The Nonindigenous Occurrences section of the NAS species profiles has a new structure. The section is now dynamically updated from the NAS database to ensure that it contains the most current and accurate information. Occurrences are summarized in Table 1, alphabetically by state, with years of earliest and most recent observations, and the tally and names of drainages where the species was observed. The table contains hyperlinks to collections tables of specimens based on the states, years, and drainages selected. References to specimens that were not obtained through sighting reports and personal communications are found through the hyperlink in the Table 1 caption or through the individual specimens linked in the collections tables.

Prosopium williamsoni
Prosopium williamsoni
(Mountain Whitefish)
Native Transplant

Copyright Info
Prosopium williamsoni (Girard, 1856)

Common name: Mountain Whitefish

Taxonomy: available through www.itis.govITIS logo

Identification: Scott and Crossman (1973); Wydoski and Whitney (1979); Sigler and Sigler (1987); Page and Burr (1991).

Size: 57 cm.

Native Range: Mackenzie River drainage (Arctic basin), Northern Territories, south through western Canada and northwestern United States in Pacific, Hudson Bay, and upper Missouri River basins, to Truckee River drainage, Nevada, and Sevier River drainage, Utah (Page and Burr 1991).

Native range data for this species provided in part by NatureServe NS logo
Hydrologic Unit Codes (HUCs) Explained
Interactive maps: Point Distribution Maps

Nonindigenous Occurrences:

Table 1. States with nonindigenous occurrences, the earliest and latest observations in each state, and the tally and names of HUCs with observations†. Names and dates are hyperlinked to their relevant specimen records. The list of references for all nonindigenous occurrences of Prosopium williamsoni are found here.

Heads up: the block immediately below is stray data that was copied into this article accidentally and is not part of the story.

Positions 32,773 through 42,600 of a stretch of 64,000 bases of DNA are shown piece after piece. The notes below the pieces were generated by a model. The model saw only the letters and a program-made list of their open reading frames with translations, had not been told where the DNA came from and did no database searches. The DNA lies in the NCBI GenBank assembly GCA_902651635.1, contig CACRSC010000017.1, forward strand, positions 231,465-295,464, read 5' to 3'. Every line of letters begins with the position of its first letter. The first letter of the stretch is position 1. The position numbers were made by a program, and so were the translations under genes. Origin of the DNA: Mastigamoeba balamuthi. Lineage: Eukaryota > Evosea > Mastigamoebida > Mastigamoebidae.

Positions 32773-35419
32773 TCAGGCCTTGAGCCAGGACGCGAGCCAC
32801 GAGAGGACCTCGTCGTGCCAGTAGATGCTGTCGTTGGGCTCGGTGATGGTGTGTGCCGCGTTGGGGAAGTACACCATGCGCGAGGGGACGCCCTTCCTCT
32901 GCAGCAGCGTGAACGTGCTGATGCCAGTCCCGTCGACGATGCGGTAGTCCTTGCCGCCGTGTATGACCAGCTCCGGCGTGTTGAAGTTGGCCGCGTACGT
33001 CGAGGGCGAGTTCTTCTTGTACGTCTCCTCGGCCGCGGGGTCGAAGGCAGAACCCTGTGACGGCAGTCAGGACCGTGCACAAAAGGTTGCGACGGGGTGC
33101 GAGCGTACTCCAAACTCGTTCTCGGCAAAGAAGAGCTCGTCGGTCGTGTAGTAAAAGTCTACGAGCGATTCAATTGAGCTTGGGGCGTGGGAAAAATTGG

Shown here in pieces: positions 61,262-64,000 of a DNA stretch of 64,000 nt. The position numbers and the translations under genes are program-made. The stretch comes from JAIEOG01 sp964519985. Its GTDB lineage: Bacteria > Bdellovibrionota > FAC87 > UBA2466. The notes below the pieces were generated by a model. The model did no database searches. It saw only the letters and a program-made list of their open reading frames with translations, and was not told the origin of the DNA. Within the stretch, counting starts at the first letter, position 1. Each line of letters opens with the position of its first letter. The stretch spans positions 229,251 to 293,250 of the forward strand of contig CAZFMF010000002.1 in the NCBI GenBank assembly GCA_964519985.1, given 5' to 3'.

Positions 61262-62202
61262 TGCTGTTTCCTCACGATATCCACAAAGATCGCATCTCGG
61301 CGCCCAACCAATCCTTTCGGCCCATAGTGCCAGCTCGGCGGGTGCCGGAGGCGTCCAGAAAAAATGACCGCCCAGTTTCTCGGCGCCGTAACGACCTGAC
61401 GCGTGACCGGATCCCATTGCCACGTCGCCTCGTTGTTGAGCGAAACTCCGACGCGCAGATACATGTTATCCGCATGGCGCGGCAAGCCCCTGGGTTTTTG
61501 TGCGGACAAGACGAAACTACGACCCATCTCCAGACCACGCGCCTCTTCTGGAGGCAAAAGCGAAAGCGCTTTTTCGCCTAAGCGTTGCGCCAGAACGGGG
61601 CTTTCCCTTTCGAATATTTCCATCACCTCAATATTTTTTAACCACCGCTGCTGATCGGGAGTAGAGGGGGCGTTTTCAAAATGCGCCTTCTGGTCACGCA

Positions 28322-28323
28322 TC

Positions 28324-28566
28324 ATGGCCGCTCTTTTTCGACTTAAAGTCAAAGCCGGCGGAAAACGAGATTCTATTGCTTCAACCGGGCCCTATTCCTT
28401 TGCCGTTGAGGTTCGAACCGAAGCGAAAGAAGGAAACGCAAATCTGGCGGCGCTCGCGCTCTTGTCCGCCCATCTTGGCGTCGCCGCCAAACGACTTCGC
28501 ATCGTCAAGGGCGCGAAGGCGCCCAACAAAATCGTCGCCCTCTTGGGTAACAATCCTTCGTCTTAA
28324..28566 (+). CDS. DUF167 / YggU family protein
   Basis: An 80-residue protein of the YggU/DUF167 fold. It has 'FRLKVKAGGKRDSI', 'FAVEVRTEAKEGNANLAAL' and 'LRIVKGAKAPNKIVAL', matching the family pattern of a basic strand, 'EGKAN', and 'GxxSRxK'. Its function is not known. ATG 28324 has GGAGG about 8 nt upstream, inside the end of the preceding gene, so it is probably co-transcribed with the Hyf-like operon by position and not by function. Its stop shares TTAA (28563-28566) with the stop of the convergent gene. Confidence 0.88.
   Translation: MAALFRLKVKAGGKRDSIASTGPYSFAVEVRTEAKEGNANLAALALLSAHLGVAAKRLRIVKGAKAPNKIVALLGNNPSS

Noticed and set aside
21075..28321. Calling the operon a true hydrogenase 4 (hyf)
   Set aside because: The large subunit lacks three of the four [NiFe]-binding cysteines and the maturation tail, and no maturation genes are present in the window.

StateFirst ObservedLast ObservedTotal HUCs with observations†HUCs with observations†
CO195520094Cache La Poudre; Colorado Headwaters; Colorado Headwaters-Plateau; Roaring Fork

Table last updated 7/23/2024

† Populations may not be currently present.

Ecology: As with many western North American salmonids, Mountain Whitefish generally inhabit clear, cool waters (< 20° C) of high elevation streams, rivers, and lakes (Moyle 2002). Spawning occurs during late fall to early winter (October - December) in shallow areas of small tributaries or shoreline areas of lakes, primarily over gravel, rubble, or cobble bottoms (McAffee 1966; Moyle 2002). Mountain Whitefish are demersal feeders, consuming a range of benthic invertebrates, including insect larva, gastropods, and small crustaceans(McAffee; Ellison 1980; Moyle 2002).

Means of Introduction: Stocked for sportfishing in Colorado and as a game and food fish in Michigan.

Status: Established in Colorado. Extirpated in Michigan.

Impact of Introduction: The impacts of this species are currently unknown, as no studies have been done to determine how it has affected ecosystems in the invaded range. The absence of data does not equate to lack of effects. It does, however, mean that research is required to evaluate effects before conclusions can be made.